The square knot or even the joining knot is a simple but effective method for securing two equally sized ropes and is among the most commonly known and used knots. Originally used by sailors to reef sails because in heavy seas the knot can be released with one hand. However it is not considered to be safe for long term use and should never be used to connect unequally sized ropes as the knot will eventually slip.

How to tie a reef knot.

Take one end of the rope in each and hand and pass the right over and then under the left, now with the same rope now in the left hand, pass left over right and under. You should now have a knot which is symmetrical and resembles a figure eight. As a scout you may have learned the mantra "right over left and under, left over right and under".

How to untie a reef knot

Grasping either one or both of the top loops of the knot you can easily 'break' any tension that has caused the knot to close, if too much pressure has been applied and the knot will not 'break' easily the application of a marlinspike will create enough space to loosen the knot.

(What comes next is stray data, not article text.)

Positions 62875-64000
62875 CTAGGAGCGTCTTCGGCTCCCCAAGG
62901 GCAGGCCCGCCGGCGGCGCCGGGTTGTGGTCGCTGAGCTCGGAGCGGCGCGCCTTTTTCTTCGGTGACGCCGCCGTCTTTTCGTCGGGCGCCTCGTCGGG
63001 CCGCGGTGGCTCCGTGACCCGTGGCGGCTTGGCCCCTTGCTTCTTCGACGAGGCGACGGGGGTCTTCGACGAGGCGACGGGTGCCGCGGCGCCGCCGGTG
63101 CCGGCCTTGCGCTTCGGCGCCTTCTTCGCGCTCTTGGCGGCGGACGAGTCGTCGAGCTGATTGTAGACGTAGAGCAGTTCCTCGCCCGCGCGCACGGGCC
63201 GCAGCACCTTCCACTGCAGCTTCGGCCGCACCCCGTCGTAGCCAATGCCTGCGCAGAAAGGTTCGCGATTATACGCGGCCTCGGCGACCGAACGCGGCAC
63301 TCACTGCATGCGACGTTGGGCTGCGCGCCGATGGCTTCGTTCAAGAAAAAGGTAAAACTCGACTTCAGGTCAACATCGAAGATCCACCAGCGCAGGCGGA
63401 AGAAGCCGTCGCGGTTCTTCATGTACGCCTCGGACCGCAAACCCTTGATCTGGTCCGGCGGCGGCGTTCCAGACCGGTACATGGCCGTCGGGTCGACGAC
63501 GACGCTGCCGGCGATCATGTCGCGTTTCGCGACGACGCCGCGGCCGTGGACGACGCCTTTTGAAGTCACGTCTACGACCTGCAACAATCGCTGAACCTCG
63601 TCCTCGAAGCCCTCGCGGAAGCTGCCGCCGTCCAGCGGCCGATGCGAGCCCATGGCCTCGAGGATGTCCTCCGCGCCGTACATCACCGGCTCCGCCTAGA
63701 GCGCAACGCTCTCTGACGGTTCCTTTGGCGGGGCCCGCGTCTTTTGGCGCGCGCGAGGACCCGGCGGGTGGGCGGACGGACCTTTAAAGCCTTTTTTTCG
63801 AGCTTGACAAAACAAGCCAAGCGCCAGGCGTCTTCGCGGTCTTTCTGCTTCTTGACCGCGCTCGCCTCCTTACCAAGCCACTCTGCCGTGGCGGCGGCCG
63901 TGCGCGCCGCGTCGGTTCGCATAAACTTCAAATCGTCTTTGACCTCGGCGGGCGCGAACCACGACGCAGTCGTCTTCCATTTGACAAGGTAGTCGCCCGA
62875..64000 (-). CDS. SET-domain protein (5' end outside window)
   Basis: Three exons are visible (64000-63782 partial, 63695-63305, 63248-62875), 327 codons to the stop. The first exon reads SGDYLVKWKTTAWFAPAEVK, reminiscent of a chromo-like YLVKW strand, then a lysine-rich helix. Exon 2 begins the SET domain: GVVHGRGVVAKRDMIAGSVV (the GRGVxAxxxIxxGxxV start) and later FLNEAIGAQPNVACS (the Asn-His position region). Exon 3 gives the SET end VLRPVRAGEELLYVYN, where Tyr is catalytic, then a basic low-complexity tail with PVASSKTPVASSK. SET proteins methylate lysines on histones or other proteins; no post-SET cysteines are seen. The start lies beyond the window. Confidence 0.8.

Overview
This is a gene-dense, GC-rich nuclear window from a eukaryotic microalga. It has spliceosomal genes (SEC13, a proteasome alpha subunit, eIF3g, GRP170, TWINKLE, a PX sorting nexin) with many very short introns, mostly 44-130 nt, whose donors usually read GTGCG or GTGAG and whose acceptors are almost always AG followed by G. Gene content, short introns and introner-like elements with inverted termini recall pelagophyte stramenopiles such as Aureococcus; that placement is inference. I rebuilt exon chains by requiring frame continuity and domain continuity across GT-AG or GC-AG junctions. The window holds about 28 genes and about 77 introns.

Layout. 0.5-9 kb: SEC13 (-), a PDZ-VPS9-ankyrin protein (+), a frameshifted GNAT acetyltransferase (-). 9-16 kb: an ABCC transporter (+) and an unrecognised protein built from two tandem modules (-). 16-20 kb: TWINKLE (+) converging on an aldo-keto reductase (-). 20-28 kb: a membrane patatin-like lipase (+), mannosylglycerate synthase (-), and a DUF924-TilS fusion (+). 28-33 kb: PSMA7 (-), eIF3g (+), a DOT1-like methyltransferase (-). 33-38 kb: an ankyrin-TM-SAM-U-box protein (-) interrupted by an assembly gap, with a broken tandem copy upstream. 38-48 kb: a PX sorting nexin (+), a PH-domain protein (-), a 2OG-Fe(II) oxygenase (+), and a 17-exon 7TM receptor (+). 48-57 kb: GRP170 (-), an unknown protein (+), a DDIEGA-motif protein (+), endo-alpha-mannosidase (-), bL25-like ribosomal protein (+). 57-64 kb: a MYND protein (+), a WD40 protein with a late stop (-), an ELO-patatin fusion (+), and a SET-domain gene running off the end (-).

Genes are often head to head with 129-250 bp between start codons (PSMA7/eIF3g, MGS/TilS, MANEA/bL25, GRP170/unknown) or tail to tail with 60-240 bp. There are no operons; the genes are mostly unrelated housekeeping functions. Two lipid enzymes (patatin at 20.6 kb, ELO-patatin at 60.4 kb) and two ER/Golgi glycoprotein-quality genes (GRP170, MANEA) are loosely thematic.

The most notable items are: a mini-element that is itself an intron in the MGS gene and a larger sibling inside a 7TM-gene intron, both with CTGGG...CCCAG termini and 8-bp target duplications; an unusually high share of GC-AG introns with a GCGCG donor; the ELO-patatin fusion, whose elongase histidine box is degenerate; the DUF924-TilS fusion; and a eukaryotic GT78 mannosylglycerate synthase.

Footnote

ASCII art, don't do it folks, embrace the power of the word.

The reef knot is also known as a square knot; in fact, the latter name is much more common (at least in my experience, growing up in the USA and being an Eagle Scout in the Boy Scouts of America).

Other useful knots for joining two ropes are the sheet bend and the Carrick bend.

A rough ASCII art picture of one might look like this:

         @@@@     :::::    @@@@@  ::::
         @@@@@@ :::::::::@@@@@@@::::::
            @@:::::   :@@@@@  :::::@
             ::::@@@@@@@@@:::::::@@@
            ::::  @@@@@   :::::  @@@@
            ::::                 @@@@
            ::::  @@@@@   :::::  @@@@
             ::::@@@@@@@@@:::::::@@@
            @@:::::   :@@@@@  :::::@
@@@@@@@@@@@@@@@ :::::::::@@@@@@@::::::::::::::::::
@@@@@@@@@@@@@     :::::    @@@@@  ::::::::::::::::

Notice that the ropes come out the same side they came in; if you miss, you've created a granny knot. Another problem can occur, even if you've routed the ropes correctly: if you tighten only one rope, you can end up with that rope going straight through, and the other rope forming a lark's head hitch around it. Usually, this is not what you want.

The reef knot/square knot is also known in some circles as the joining knot, and is the preferred knot in several various cultures' wedding ceremonies, which is where we get the phrase tying the knot for marriage.

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